HOUSTON -- Marwin Gonzalez rejoined the Astros on Monday in Houston after being away for three days for the birth of his first child, a daughter named Aliana. Gonzalez became the second Astros player to take advantage of the three-day paternity leave that baseball instituted last year.

"It's something that's amazing being my first time," he said. "I don't have any words for it."

Gonzalez, a Rule 5 Draft pick, admitted when he was flying to Houston last week while the team was in Cincinnati he didn't think becoming a father would impact him quite the way it did.

"I used to say it was going to be like a normal day," he said. "I was on the plane on my way here and I was expecting a normal day. When I saw her and I carried her, it was amazing. It was a very special day."

Astros infielder Matt Downs was the first Astros player to be placed on paternity leave last season.

Altuve gaining respect with early performance

HOUSTON -- Astros second baseman Jose Altuve entered play Monday ranked third in the National League in batting average at .373, trailing only Matt Kemp of the Dodgers (.425) and David Wright of the Mets (.397). For Altuve, seeing his name mentioned among the league's best is an honor.

"It means a lot because those two guys in front of me, they're superstars," he said. "I used to watch those guys on TV and now I'm competing with them in hitting, and I think it's something really good."

Astros manager Brad Mills said he's not surprised at Altuve's output.

"We've always felt he's mature beyond his years and that probably comes from playing so much ball in Venezuela," he said. "You're in a situation you're seeing him make adjustments from at-bat to at-bat and pitcher to pitcher as relievers come into the game, and that's been really impressive."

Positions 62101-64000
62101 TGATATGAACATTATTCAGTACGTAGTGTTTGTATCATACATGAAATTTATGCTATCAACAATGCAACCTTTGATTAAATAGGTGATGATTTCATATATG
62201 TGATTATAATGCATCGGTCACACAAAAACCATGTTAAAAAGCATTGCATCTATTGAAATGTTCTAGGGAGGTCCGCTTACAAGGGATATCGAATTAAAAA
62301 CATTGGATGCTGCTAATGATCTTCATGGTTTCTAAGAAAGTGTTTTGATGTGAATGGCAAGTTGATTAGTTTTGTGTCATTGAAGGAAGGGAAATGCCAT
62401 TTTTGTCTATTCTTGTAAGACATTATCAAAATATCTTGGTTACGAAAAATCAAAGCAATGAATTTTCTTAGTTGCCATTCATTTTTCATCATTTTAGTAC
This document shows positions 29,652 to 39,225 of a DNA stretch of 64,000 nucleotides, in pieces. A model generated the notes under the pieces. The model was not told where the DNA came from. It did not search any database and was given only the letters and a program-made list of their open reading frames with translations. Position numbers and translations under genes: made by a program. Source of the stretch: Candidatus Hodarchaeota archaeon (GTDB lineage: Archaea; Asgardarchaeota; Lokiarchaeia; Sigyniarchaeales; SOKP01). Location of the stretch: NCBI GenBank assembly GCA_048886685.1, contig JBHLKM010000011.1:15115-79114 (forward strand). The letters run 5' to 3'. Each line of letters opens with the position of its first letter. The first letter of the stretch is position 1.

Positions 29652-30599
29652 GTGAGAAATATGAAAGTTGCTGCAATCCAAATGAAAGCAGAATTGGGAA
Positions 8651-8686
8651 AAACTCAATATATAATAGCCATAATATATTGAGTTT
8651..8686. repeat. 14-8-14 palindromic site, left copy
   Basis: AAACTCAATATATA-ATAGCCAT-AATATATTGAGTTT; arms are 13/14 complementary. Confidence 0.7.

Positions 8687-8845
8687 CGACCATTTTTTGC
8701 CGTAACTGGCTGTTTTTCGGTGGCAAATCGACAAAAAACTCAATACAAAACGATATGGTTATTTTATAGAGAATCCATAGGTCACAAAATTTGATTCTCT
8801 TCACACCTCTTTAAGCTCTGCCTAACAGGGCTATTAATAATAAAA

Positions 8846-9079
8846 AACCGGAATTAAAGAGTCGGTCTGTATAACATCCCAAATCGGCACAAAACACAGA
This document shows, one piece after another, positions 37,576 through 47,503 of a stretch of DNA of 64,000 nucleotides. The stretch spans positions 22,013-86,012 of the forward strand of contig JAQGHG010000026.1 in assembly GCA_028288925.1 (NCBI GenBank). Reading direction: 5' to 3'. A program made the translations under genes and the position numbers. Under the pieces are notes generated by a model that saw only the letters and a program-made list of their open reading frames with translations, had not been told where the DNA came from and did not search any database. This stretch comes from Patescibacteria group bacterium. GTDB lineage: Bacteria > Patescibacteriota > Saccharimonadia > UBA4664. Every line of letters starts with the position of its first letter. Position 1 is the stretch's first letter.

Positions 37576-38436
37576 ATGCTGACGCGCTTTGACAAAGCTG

J.D. Martinez, who came up with Altuve through the Minor Leagues and made the jump with him to the Majors from Double-A last year, says the 5-foot-5 Altuve is gaining respect.

"It's funny because I'll be in the on-deck circle and you'll hear guys chirping in the background and giving him a hard time and then he gets a hit and I'll start laughing," he said. "It's fun to watch."

Lee says he's ready to return to action

HOUSTON -- Carlos Lee, who hasn't played since spraining his left ankle while playing defense on Friday in Cincinnati, proclaimed himself ready to play after fielding grounders during batting practice prior to Monday's game. Matt Downs started at first Monday against the Mets.

"It's a lot better," Lee said. "I hit some balls off the tee and hit some flips. It's not going to go away overnight. It's getting better."

Lee has been pretty much an ironman for the Astros, with the exception of missing the final six weeks of the 2008 season after an errant pitch broke his pinkie. He's averaged 159 games in four of his first five seasons in Houston.

Lee was starting to heat up at the plate before getting hurt, batting .462 in three games prior to Friday. He also is hitting .391 with runners in scoring position this year.

"I'm getting treatment quite a few times a day and doing everything I can to possibly try to get back," he said.

Meanwhile, relief pitcher Rhiner Cruz, who's dealing with a sprained ankle, was hopeful to be available Monday.

"My arm is hungry," he said.

Cruz said he'd like to face the Mets, the organization in which he played for five seasons.

Worth noting

Richard Hidalgo, who hit 134 home runs in eight years in Houston and was named the Astros' Most Valuable Player in 2003, returned to Minute Maid Park on Monday and threw out the ceremonial first pitch prior to the game against the Mets.

"I'm just so happy about that," he said. "I'm just excited to be here and now that I'm going to throw out the first pitch, I'm pretty happy."